There are many benefits of traveling. It can help you to meet new people, explore the world, and experience new cultures. However, there are also some negative aspects of frequent traveling that can be harmful to your health. Frequent travelers are more likely to suffer from jet lag, fatigue, and other ailments that may cause discomfort and even a serious illness. This is because our bodies need time to adjust back into a normal routine after being in an unfamiliar environment for long periods of time.
There are also some safety concerns with frequent travelers as they may be more prone to being robbed or assaulted while on the road. We should not think of traveling as a cure-all for our health woes. It is important to be conscious about what we are putting into our bodies and how we are taking care of ourselves when we are away from home.
Frequent traveling is good for your mental health, but there are some downsides as well:
- Jet Lag
- Sleep Disruption
There are a lot of things to take into consideration before traveling. Anyone who has traveled across time zones knows how terrible jetlag can be. You feel tired, lethargic, and spaced out. All you want is to sleep. But your sleep cycles are so messed up that it is difficult to get sleep. All of your body’s natural cycles are intact. It’s possible to feel hungry, but it could be the middle of the night in a new environment. Many people view jet lag simply as a result of traveling. Jet lag can have far worse health effects than just being a result of travel. It has been shown that disruptions in your body cycles (broken circadian rhythms cycles) can be linked to cancer rates being higher, diabetes, heart disease, obesity, insulin resistance (leading towards diabetes), and resistance to Leptin.
Jet Lag can also disrupt your gut health, according to studies. Researchers noted that their microbes became distorted when they were exposed to jet lag. The researchers could clearly see that the transfer of gut microbes to the place where jetlag was highest led to more obesity and glucose intolerance.
Your body’s internal clock, the circadian rhythm, controls many of its functions. Our internal clock is responsible for hormone secretion, sleepiness and alertness as well as hunger sensation. We can get thrown off when we travel to another time zone. That’s called jet lag. Our internal clock needs to be reset. For every hour we travel across a time zone, we need to wait around 6 days before our cycles are fully synchronized. This means that after a six-hour transatlantic flight, we would need six days. What can you do when your trip is less than a week? It is often better to not try to adjust to a new time zone on a business trip. This would make it difficult from a physiological standpoint. If we want to make the most of our touristic stay, we should try to adapt as quickly as possible. This can be done by getting outside and being active in the sun. Flying from east to west is more convenient because we can adapt to a longer day than a shorter one.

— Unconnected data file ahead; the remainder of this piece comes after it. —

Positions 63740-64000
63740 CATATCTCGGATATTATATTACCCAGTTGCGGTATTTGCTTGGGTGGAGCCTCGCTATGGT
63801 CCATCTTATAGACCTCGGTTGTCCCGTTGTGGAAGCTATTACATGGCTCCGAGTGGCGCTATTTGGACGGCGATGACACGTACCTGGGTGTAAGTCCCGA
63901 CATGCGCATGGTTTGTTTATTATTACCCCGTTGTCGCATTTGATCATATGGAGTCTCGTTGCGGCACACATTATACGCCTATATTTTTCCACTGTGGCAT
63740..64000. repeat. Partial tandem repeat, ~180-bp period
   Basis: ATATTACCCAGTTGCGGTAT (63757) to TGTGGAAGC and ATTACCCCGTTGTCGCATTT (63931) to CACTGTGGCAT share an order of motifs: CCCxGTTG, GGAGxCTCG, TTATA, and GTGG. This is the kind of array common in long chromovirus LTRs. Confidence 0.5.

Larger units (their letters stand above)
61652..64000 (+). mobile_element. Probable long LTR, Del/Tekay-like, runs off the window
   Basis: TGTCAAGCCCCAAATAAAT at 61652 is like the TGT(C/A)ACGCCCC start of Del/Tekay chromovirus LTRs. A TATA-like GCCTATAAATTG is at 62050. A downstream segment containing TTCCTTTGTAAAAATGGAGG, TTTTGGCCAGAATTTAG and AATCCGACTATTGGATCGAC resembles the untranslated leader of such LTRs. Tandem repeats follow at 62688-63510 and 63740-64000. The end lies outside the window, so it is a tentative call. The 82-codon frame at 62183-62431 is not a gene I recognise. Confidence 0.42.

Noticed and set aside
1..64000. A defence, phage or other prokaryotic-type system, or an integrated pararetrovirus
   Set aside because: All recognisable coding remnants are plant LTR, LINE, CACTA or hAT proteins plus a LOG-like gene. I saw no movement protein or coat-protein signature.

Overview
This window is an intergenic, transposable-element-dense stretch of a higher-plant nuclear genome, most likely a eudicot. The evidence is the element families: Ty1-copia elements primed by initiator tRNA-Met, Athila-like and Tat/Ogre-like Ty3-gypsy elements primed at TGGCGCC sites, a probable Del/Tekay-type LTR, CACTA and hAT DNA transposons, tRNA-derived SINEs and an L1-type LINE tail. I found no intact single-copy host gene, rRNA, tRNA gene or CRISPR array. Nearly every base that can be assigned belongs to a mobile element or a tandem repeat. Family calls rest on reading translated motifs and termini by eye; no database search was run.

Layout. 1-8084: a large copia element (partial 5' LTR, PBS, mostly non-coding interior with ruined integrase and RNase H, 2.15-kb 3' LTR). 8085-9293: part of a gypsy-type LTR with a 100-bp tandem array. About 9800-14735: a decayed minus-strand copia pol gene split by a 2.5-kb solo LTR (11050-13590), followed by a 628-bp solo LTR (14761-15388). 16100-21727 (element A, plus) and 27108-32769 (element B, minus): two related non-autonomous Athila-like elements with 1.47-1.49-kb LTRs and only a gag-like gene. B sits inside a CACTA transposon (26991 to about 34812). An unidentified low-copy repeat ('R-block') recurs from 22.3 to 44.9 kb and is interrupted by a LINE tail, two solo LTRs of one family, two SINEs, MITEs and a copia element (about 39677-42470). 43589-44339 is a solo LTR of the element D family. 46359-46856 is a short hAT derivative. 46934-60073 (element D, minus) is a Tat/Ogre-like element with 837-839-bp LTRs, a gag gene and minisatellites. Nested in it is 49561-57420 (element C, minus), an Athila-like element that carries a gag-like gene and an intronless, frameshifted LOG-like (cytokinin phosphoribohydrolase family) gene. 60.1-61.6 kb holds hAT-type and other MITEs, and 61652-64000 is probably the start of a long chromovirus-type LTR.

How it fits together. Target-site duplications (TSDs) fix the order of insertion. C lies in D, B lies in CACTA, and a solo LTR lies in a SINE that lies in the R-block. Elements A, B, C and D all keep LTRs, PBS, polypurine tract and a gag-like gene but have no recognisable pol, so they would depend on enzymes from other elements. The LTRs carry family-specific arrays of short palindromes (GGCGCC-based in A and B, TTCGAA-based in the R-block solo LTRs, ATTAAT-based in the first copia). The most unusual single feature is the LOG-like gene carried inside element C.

Technology and human ingenuity have enabled us to travel the globe in record time, but it is not natural for our bodies to hurl through the air above Earth’s protective ozone layers. Your body is exposed to a variety of unusual environments, which can cause it to experience many challenges when flying. Maintaining proper hydration is one of these challenges. There are many reasons why travel dehydration can occur. Understanding the causes is the first step to resolving it.
- Water loss. Research shows that an airplane’s conditions can cause 1.5-2 liters of water loss per 10-hour flight [ *] regardless of water intake.
- Lower air pressure. Although the aircraft cabin is tightly controlled, altitude shifts can still occur. Low air pressure is a common feature of aircraft. This can lead to dehydration and requires increased respiration (ie breathing).
- Very low humidity levels. Cabins are dryer than the Sahara Desert. Seriously. A typical passenger plane will have around 12% humidity. Sahara experiences about 25% humidity. This is the only way it can be. To maintain a higher humidity level, the aircraft must carry heavy, costly water. Excess condensation could cause damage and corrosion to aircraft parts.
These drivers of travel dehydration may not seem like a huge deal to you, but consider this: water makes up around 60% of your body. Water is essential for the proper functioning and development of every body system. If you lose only 1.5% of your body’s water, mild dehydration may occur. Normal water levels are approximately 43 liters for a 70kg body. This would mean that you would lose almost 5% of your fluid volume if you lost 2 liters of water from water loss when you fly. This is more than three times the water loss that qualifies as mild dehydration. This does not include other sources of aircraft dehydration. You’re likely to feel dehydrated while flying. You’re likely to feel side effects when you fly.
Before you fly, make sure you talk to your doctor about any underlying medical conditions. Also, plan when you will take routine medication. It’s possible to get lost in a new time zone, so be sure you know the time in your destination city.
Second, it is a good idea to walk at least once every two hours while you are flying. Also, drink 100ml water per hour to keep hydrated. This will encourage you to get up every hour and go to the lavatory.
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